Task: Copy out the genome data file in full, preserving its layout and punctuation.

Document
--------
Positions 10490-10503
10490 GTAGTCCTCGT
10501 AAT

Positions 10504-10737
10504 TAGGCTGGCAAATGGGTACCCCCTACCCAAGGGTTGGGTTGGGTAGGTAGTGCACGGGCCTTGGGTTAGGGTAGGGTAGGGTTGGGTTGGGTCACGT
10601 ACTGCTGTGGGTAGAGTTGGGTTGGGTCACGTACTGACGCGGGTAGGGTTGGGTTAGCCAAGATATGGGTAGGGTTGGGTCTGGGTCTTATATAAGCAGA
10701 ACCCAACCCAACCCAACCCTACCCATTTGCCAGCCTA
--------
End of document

Positions 10490-10503
10490 GTAGTCCTCGT
10501 AAT

Positions 10504-10737
10504 TAGGCTGGCAAATGGGTACCCCCTACCCAAGGGTTGGGTTGGGTAGGTAGTGCACGGGCCTTGGGTTAGGGTAGGGTAGGGTTGGGTTGGGTCACGT
10601 ACTGCTGTGGGTAGAGTTGGGTTGGGTCACGTACTGACGCGGGTAGGGTTGGGTTAGCCAAGATATGGGTAGGGTTGGGTCTGGGTCTTATATAAGCAGA
10701 ACCCAACCCAACCCAACCCTACCCATTTGCCAGCCTA